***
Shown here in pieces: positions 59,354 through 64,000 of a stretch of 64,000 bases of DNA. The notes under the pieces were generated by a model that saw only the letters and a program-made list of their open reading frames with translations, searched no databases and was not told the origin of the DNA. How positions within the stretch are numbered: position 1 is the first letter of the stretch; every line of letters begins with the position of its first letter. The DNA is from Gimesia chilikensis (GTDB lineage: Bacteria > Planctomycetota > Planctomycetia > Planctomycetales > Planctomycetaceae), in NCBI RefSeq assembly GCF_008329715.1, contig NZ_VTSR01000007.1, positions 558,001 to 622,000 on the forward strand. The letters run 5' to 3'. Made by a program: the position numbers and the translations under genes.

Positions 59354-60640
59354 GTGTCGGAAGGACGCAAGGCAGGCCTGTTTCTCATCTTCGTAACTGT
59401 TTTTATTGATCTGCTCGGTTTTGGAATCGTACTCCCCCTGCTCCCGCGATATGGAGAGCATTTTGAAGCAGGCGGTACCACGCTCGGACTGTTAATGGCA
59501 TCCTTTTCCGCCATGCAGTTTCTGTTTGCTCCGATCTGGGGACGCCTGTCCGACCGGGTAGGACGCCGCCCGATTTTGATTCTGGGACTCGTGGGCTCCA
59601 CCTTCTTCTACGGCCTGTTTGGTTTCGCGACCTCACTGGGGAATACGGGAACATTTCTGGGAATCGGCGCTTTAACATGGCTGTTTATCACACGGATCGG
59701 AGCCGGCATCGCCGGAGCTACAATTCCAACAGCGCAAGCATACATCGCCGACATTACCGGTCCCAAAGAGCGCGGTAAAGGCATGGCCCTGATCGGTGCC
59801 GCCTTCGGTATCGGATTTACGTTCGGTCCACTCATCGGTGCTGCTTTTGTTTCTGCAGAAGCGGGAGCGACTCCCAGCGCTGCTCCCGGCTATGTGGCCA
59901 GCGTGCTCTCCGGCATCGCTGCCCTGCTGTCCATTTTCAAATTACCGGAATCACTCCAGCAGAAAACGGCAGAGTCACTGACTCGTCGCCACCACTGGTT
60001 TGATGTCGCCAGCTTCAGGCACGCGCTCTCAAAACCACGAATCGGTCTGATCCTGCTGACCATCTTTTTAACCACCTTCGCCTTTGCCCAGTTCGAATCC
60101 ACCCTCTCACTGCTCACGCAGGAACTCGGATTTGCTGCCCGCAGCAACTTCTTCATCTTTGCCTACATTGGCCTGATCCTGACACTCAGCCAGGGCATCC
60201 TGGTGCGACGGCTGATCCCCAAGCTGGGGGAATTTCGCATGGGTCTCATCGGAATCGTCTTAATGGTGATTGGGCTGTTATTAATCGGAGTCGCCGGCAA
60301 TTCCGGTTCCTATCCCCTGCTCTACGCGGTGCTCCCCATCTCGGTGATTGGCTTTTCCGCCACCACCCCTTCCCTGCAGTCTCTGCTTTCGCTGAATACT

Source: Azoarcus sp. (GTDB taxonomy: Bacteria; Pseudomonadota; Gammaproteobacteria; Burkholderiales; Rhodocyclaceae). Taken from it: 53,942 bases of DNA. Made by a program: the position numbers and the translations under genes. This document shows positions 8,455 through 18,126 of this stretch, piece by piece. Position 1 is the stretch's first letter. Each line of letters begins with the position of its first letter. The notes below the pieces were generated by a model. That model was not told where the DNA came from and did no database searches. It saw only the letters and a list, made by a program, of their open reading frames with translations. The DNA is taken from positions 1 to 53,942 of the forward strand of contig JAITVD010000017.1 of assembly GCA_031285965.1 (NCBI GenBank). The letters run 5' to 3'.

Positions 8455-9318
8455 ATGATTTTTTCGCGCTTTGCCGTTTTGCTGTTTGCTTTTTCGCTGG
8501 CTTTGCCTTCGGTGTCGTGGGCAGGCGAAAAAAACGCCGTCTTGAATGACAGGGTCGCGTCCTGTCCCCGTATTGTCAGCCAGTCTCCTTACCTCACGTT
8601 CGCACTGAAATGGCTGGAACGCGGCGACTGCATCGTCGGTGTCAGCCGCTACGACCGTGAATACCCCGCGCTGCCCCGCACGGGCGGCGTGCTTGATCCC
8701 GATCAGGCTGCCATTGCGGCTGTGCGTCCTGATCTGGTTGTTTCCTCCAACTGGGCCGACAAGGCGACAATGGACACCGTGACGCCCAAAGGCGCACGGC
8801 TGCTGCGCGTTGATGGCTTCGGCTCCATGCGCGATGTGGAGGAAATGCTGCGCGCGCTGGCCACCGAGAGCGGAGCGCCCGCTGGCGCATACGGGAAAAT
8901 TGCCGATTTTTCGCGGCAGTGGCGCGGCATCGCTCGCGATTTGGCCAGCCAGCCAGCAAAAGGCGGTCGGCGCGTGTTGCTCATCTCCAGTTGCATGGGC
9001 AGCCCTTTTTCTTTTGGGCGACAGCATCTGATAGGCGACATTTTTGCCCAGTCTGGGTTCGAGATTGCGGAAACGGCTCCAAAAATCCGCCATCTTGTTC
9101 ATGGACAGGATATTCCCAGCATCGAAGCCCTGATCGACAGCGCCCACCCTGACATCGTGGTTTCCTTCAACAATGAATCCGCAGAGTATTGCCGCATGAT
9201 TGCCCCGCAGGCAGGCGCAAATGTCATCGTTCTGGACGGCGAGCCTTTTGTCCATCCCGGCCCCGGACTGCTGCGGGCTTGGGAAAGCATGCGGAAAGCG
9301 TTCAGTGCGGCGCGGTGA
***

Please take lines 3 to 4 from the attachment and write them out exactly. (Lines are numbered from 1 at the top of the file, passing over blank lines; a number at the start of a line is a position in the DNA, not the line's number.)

59354 GTGTCGGAAGGACGCAAGGCAGGCCTGTTTCTCATCTTCGTAACTGT
59401 TTTTATTGATCTGCTCGGTTTTGGAATCGTACTCCCCCTGCTCCCGCGATATGGAGAGCATTTTGAAGCAGGCGGTACCACGCTCGGACTGTTAATGGCA